On the Election

Why am I going to hate this election (and you should too)? It’s not the falsehoods, the equivocation, or even the lies. It is the willful and purposeful denial of any kind of objective reality.

There was a blip of faux outrage last week when a prominent NDP candidate in Toronto suggested that the secret NDP plan was to shut down Canada’s oil industry (the sarcasm there is mine). In the Conservative social media echo chamber, this is how it played out:




Now compare this faux outrage to the actual quote:

“A lot of the oil sands oil may have to stay in the ground if we’re going to meet our climate change targets”

This is about as innocuous a statement as can be made about the future of the Bituminous Sands and their impact on Canada’s greenhouse gas targets. Nothing in that quote is the least bit controversial, except perhaps to the small number of people who still think Anthropogenic Climate change is a hoax.

Our current government, under Prime Minister Stephen Harper, has committed to reducing our greenhouse gasses, meeting internationally-agreed-upon reduction targets by 2030, and to transitioning to a carbon free economy by the end of the Century. Those are the stated aspirational goals of the Canadian government, announced by the Current Prime Minister back in June. These targets exist, and every party running in this election wants to meet or exceed those targets.

Similarly, there can be no dispute that the complete extraction of all 168 Billion barrels of proven reserves from the Bituminous Sands of the Alberta Basin will result in greenhouse gas emissions that would not allow us to meet those targets – the ones set by the current government of Stephen Harper. If we take them out of the ground, those oil reserves will represent all of our countries’ GHG emissions in 20 years, where currently, oil and gas only represent about 25% of our total emissions. So if we want to extract all of the oil and gas and meet our targets, we will need to do none of the other stuff… no cars, no agriculture, no aircraft, no cement plants or burning coal or heating our buildings. If we wish to keep doing those things, and if we plan to meet our GHG targets, then, sorry, folks, some of the bitumen is going to have to stay in the bituminous sands. It is simple math.

Back to that quote, though. Note the statement “A lot of the oil sands oil may have to stay in the ground if we’re going to meet our climate change targets” is not a policy statement, it isn’t an aspirational goal or a controversial idea – it is a simple statement of mathematics. How can this be controversial?

If there is a controversy to be found here, it is in the fact that no-one from the current government (or, for the most part, the opposition parties) has yet made this math explicit to their supporters: the plans of this government are fundamentally at odds with the stated goals of this government, once you take the time to do a little math. Perhaps the controversy here should be that she equivocated by saying “may” instead of “must”, and “if” instead of “when”.

After watching the interview, it was clear that the concept was goaded out of the NDP candidate by the Conservative on the panel by placing a quote from arch-conservative former Alberta Premier Peter Lougheed into her mouth in an attempt to re-direct the discussion from the topic at hand (that the Prime Minister had shifted his position on the existence of a recession). When confronted with the math, the Conservative somehow thought admitting that math to industry sends the wrong message, she suggests we should somehow “stand up for the energy sector” in the face of this math.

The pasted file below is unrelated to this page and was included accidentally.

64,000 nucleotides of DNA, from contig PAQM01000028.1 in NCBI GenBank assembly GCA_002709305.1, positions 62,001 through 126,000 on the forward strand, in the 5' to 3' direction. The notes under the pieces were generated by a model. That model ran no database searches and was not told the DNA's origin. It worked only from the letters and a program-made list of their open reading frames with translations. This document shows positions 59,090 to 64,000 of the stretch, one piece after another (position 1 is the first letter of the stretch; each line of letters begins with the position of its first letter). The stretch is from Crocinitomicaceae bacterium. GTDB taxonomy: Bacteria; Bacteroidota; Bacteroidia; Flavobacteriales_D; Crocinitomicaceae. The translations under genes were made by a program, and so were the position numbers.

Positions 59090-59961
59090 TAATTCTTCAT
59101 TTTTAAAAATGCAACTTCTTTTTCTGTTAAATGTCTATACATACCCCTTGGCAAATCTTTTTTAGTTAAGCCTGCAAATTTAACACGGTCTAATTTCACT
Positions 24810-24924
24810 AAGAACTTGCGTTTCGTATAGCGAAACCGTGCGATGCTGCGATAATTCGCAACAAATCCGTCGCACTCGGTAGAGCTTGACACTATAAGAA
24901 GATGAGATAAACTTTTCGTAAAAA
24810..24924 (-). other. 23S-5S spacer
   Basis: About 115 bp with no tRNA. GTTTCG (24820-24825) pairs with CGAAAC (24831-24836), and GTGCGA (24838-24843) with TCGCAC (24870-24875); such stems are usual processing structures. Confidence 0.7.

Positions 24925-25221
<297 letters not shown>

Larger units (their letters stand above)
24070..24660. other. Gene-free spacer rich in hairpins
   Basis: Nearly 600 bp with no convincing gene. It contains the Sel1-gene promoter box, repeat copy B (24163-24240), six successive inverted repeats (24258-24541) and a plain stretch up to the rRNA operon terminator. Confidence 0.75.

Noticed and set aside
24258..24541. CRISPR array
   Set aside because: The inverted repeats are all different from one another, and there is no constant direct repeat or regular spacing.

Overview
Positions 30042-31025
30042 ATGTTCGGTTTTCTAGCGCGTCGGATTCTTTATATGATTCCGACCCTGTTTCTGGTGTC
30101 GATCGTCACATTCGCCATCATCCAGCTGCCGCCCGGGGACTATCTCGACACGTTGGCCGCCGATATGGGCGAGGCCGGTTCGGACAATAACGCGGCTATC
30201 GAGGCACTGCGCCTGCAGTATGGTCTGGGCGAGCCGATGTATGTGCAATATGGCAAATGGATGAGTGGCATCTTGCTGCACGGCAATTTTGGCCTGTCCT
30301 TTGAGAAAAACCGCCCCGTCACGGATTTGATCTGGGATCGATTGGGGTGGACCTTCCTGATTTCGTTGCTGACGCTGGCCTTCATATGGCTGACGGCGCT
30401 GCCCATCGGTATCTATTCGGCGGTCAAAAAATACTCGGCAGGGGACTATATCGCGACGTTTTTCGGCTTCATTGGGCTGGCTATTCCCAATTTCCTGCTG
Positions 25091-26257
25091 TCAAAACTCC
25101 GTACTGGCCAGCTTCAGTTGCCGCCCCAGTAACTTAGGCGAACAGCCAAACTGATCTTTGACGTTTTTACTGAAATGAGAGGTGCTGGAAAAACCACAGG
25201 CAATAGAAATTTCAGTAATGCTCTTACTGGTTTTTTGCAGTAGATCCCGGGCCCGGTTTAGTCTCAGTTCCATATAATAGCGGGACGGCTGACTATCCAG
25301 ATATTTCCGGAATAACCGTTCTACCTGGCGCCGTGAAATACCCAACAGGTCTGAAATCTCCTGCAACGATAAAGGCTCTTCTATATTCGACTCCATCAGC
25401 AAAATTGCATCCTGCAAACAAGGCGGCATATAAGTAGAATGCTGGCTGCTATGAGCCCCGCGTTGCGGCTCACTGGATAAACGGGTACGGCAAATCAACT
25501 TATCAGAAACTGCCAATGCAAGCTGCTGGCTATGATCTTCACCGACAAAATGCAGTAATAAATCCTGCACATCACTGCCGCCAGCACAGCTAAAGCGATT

Which, I presume, means lying about the math. To the Industry, to the Canadian public, to your voting base, to pretty much anyone who will listen.

But when the social media took over, this was somehow a reckless “policy” that was going to cost Canada 100,000 jobs, a number either pulled out of someone’s arse, or (more likely) an appeal to Ontario voters who still remember the “100,000 Job Cut” quote from the disastrous Tim Hudak Conservative campaign in that province (which circles us back to here, ugh).

The entire meme is as idiotic as it is predictable. Instead of having a discussion about what our international commitments mean to Canada, instead of talking about what those commitments mean to our employment prospects, instead of discussing the multitude of other jobs that could be created by investing in the climate change solutions instead of doubling down on the cause of the problem, we have this stupid meme where people are raging about how admitting the math of the problem is Bad for Bidness.

Fortunately, since the “story” broke, a few sources have called out the math-denying tactics of the Conservatives here, but not enough. This raises the question of how our discourse degraded to the point where stating a simple scientific fact, even one littered with weasel words like “may” and “if”, really so controversial? Is it any wonder that message control is so tight in this new era? And what does that mean for representative democracy?

So as much as I want you to pay attention and get informed this election, I don’t want that topic to dominate this blog site, so after this post, you will (probably) not read much about the Federal Election here. If you really want to hear my updated and ongoing opinions on this topic (Hi Mom!), go over to my Facebook Page, where I will be counting down the days to the election, with a thought of the day. Or, you know, buy me a beer and ask me.

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